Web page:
Wednesday June 27 Reporters Without Borders reported the antenna for Radioemisoras Bolivia 1.450 Khz AM was dynamited and the community radio station based in Oruro was knocked off the air.
“We have had to suspend our broadcasts but we hope to be back on the air quite quickly,” Reporters Without Borders was told by Norka Herrera, one of the station’s eight journalists. Station manager Félix Condori said they had previously received threatening phone calls criticizing their reporting.
The wave of labour unrest took a disturbing turn when the police launched a mutiny to demand more pay and journalists in several cities became the targets of their anger. Media sources said Herrera is one of three journalists who police say have been “put on file.” The other two are Juan Mejía, a reporter for the privately-owned newspaper La Razón, and Radio Jacinto Rodríguez journalist José Luis Jaimes.
While no one appears to have been injured in the attack, RWP’s article continues, As well as the attack with explosives on Radioemisoras Bolivia, attacks on individual journalists took place during the police mutiny. Policemen staging a protest in La Paz on 22 June grabbed Armando Quispe of the Oxígeno magazine and website, took his camera and forced him to leave although he had identified himself as a journalist. He has still not recovered his camera.
Miguel Zambrana, a journalist currently working for the vice-president’s press office, was badly beaten by uniformed police officers wearing ski masks on 25 June in La Paz although he was displaying his press card. His assailants accused him of being an “infiltrator.”
Reporters Without Borders also learned that a crew working for Televisión Boliviana, the main state-owned TV station, was the target of an attack on 23 June at Palmasola prison in Santa Cruz, which was being occupied by protesting police officers. The TV crew had to flee when a large crowd of protesters accused them of “minimizing police demands.”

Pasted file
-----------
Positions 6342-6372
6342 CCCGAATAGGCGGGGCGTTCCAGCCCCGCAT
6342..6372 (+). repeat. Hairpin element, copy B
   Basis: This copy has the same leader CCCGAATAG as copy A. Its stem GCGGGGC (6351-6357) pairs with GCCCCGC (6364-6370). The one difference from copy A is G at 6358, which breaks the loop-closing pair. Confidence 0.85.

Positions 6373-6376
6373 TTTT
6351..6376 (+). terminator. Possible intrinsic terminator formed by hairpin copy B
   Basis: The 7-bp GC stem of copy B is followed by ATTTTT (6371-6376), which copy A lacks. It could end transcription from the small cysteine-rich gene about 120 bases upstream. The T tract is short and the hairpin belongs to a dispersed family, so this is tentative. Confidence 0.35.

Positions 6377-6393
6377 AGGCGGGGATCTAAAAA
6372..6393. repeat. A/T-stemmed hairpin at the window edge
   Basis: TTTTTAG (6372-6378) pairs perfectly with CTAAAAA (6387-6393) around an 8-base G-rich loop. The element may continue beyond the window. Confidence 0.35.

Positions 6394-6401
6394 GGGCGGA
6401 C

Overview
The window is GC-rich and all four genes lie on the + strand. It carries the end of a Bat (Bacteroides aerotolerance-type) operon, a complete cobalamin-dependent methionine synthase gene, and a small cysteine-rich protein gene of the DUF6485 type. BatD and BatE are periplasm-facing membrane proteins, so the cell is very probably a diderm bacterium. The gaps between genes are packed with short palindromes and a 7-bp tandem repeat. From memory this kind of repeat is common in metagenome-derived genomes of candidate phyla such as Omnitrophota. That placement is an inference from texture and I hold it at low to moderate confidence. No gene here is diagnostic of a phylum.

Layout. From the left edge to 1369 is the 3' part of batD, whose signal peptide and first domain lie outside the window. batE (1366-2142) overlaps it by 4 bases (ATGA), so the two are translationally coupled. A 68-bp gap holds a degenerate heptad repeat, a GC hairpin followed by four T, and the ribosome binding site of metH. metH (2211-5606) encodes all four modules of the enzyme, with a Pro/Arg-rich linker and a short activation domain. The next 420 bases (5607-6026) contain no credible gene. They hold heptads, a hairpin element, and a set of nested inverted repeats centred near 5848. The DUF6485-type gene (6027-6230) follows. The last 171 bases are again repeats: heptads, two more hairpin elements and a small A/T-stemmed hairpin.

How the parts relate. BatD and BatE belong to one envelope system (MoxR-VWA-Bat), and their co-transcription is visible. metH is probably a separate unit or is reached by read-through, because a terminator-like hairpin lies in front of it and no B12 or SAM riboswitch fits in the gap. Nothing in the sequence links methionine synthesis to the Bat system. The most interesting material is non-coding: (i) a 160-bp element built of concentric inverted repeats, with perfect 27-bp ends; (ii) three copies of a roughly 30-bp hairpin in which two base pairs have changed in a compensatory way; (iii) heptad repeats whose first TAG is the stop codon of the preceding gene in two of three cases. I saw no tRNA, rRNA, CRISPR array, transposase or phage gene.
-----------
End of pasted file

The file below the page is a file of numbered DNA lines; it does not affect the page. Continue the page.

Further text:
The website CPJ also reported, Two other radio stations were damaged by dynamite blasts on June 14, according to news reports. Radio Vanguardia, affiliated with miners employed by the state mining company, and Radio Cumbre, affiliated with independent miners belonging to a local cooperative, are both located in the mining town of Colquiri. Miners from the two groups have clashed this month over control of the town’s largest zinc and tin mine and are rumored to have targeted each other’s radio stations, Juan Leon, executive director of the Bolivian Association of Journalists, told CPJ.
No one was injured in the blasts at the stations, news reports said.
Silvano Cartagena, a journalist at Radio Vanguardia, told CPJ that he was at the station during the attack, and the station’s roof, antenna, consoles, and auditorium were damaged. He said the station would remain off the air until new equipment could be purchased.
Albino García, president of the local mining cooperative, told CPJ that the dynamite blasts at Radio Cumbre destroyed the station’s broadcasting booth, computers, and antenna. He said he did not know when the station would resume broadcasting.
Bolivian radio stations have been targeted in the past. In November, a Bolivian TV channel and its sister radio station were vandalized and forced off the air by supporters of a local mayor. Violence against the press in Bolivia has lessened in recent years after a series of bloody attacks in 2008 during a period of intense political tension.